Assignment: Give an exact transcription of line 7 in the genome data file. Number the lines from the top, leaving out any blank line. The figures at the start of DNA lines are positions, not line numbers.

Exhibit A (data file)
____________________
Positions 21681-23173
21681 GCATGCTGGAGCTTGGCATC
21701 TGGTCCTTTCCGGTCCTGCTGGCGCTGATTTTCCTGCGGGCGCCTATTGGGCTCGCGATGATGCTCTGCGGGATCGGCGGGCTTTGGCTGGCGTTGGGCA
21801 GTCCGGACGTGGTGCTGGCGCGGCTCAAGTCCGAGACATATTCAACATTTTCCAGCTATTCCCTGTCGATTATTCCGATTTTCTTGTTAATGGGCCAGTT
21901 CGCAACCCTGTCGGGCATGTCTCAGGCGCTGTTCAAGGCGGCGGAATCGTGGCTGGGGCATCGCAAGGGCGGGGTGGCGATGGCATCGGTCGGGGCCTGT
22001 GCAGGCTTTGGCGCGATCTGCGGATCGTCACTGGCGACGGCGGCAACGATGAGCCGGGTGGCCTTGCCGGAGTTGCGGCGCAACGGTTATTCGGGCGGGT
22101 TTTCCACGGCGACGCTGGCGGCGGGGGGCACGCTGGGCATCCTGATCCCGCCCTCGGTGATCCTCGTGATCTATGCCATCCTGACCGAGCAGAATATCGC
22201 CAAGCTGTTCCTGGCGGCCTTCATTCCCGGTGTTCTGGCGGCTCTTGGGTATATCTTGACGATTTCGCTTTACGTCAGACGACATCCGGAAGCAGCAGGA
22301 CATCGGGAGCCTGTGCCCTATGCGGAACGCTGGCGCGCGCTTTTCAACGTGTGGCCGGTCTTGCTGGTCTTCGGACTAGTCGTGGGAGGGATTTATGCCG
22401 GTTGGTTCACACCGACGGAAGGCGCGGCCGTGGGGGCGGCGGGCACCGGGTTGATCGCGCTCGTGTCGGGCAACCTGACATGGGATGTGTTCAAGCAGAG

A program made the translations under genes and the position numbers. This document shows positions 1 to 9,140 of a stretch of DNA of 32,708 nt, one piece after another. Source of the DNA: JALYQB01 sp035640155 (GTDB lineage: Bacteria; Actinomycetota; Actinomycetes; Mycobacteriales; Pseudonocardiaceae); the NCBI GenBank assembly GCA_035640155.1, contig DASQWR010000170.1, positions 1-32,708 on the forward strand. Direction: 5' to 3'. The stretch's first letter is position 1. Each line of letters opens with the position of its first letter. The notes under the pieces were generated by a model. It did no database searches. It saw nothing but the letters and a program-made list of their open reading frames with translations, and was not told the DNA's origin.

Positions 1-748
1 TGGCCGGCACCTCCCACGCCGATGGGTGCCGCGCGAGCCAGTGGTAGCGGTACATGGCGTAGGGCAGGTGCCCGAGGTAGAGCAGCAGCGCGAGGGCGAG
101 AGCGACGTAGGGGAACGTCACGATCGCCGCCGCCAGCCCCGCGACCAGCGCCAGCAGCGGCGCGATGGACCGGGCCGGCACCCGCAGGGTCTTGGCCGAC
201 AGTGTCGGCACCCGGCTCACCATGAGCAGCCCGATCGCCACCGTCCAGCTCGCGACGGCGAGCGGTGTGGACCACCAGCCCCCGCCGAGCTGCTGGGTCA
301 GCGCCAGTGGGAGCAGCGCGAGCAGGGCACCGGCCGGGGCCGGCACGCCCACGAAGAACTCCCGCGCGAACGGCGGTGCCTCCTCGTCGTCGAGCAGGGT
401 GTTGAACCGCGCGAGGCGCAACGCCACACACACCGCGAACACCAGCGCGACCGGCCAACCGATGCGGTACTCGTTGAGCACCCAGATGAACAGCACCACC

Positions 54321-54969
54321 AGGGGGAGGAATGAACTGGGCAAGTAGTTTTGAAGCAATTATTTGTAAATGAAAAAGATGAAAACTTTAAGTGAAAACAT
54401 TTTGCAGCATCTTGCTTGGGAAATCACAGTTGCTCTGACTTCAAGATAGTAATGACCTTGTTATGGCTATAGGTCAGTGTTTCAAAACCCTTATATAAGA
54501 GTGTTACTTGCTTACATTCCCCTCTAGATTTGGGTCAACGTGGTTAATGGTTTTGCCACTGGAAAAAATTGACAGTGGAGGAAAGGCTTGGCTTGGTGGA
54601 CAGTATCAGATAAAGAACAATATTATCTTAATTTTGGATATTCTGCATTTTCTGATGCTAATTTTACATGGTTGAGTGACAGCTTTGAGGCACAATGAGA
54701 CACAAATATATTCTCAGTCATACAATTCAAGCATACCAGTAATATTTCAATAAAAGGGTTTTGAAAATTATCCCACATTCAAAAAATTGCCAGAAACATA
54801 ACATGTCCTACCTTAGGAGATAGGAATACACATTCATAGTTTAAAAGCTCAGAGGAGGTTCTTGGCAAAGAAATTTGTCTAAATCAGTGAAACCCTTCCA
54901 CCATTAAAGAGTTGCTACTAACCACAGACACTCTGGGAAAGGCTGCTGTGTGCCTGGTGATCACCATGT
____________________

22101 TTTCCACGGCGACGCTGGCGGCGGGGGGCACGCTGGGCATCCTGATCCCGCCCTCGGTGATCCTCGTGATCTATGCCATCCTGACCGAGCAGAATATCGC